Some people have a misconception about me. Maybe, they have that same misconception about professional athletes in general – that we don’t take our relationships seriously. Someone might point to my divorce to prove that, but as a man of faith, I’ve wanted to talk openly about the reality of divorce and how I feel about it for a long time.
The idea that divorce was an easy decision for me couldn’t be further from the truth.
In reality, divorce was the hardest thing I’ve ever done. Where I should have been the leader of a home and of a family, I instead ended up walking away. It’s no justification, but it’s the truth when I say I rushed into something prematurely. I was unhealed and thought that the badge of honor that marriage had to offer me could validate who I wanted to be as a man. I thought marriage would fill the holes in me or in my faith, when really I needed to fill those cracks before I committed to someone else. I also thought I could handle a decision of this magnitude on my own, but what I really needed was wise counsel around me that I was willing to submit to.
No one ever plans to get divorced, but in a culture that openly accepts divorce as a common outcome, it’s important to me to highlight the reality of divorce in the Bible and in my own experience.
I thought that the badge of honor that marriage had to offer me could validate who I wanted to be as a man.
The aftermath of the divorce ended up hurting not just me, but the woman I married, and the family I chose to break apart. As a Christian, the healing and repentance that follows divorce is like nothing I’ve ever experienced. It’s like ripping apart something that was welded together – it hurts. The shame and guilt that came with it was a heavy burden and the reality of what Scripture says about marriage weighed on me.
The Bible is clear that marriage is once and for all, except for in cases of abuse or infidelity, and neither of those were happening in our marriage (Matthew 5). I knew what God thought about divorce and that if I chose this route I would be choosing disobedience. Disobedience always has consequences on the heart and for a long time, I had to work through the reality that I was not choosing God’s best for me. I was directly working against what He had put together. But that’s the thing about life with God, it often holds the reality of both, and.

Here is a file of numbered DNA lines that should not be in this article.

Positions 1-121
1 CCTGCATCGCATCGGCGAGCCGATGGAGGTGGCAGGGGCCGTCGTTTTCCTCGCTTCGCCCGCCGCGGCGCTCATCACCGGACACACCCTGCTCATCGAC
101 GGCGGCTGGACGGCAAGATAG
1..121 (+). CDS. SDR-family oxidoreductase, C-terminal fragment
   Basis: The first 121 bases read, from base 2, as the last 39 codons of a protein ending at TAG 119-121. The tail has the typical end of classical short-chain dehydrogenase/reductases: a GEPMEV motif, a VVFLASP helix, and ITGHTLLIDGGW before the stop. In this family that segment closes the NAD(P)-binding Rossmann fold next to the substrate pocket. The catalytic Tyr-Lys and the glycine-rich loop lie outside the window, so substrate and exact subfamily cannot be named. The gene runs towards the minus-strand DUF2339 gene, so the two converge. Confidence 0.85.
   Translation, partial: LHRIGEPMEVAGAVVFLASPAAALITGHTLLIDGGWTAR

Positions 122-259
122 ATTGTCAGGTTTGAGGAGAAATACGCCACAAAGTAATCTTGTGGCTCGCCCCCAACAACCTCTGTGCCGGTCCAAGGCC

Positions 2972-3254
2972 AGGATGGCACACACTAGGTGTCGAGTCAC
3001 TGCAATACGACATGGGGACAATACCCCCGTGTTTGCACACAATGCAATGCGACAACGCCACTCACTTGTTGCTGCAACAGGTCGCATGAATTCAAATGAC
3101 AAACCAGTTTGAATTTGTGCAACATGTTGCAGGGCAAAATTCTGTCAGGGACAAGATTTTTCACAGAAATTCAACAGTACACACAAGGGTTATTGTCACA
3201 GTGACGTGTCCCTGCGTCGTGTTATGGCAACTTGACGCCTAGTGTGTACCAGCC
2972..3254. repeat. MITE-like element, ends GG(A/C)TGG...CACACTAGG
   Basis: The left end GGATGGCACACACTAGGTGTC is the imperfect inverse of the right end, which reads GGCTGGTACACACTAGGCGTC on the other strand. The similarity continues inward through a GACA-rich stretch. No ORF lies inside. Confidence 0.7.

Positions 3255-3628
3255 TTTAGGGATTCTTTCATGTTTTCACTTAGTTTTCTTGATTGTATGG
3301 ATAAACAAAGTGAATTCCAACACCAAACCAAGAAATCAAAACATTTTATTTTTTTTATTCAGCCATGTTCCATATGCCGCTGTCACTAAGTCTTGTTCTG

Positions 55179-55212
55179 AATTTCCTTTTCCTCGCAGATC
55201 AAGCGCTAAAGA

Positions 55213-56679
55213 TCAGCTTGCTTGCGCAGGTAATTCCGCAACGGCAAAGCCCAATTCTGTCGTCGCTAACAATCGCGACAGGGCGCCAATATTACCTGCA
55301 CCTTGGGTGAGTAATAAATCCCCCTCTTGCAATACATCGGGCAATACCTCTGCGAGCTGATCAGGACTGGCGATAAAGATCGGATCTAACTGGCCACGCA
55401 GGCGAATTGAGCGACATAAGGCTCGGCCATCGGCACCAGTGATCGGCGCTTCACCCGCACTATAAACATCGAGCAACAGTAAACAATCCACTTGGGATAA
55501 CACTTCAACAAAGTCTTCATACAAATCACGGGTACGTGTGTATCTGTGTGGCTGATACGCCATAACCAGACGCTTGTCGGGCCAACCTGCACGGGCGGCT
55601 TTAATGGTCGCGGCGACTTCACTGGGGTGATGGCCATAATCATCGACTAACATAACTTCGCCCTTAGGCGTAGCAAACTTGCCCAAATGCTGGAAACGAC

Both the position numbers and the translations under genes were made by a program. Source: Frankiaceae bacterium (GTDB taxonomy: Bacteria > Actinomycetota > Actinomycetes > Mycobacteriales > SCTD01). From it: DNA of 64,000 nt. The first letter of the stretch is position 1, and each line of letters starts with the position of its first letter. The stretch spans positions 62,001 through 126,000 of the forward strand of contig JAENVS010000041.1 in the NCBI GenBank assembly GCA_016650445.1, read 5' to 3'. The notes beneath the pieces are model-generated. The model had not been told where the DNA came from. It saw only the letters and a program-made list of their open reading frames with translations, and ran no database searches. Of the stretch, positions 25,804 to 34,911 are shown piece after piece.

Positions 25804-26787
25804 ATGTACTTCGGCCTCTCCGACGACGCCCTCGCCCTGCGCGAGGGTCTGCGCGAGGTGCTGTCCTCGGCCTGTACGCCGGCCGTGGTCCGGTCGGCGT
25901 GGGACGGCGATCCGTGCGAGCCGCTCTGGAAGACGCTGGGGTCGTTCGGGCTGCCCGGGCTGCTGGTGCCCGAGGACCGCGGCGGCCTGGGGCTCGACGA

God is both just and gracious.
God holds us accountable and he puts the pieces back together.
God teaches us and comforts us.
Life with God is a life of real accountability and a life of radical grace.
At the same time that I had to deal with the consequences of my divorce, in God’s mercy and kindness He redeemed my story. God is a God who redeems, restores and remains faithful to me even when I’m not faithful to Him. I’m living proof of that.
Even though I’m free from so much of the shame I was living with in that season following divorce, there are still days I feel like I’m walking around with a scarlet D on my chest and I have to resubmit my cares to God. But that’s the reality of healing.
Next week, I want to talk about some of the real hardships of divorce in my life, like the impact of that on my son. But I’m also excited to talk about the healing that’s come out of it, and what’s next for me. I want to be clear though: I do not condone divorce. This post is about God’s radical grace, divorce is not a death sentence, but it is a deep wound and act of disobedience that I had to reckon with. I am not a hypocrite but I hope to encourage marriages that are struggling to not give up and to even prevent potential engagements from ending in disaster. The heartache and pain of divorce is real and excruciating.
I hope to encourage marriages that are struggling to not give up, and to even prevent potential engagements from ending in disaster.
God brought me through this impossible season, but if I could go back I would have rather considered the depth and seriousness of it all before I took the step of marriage. I don't know where you're at if you're reading this, but I pray it offers you a word of caution, and a word of hope.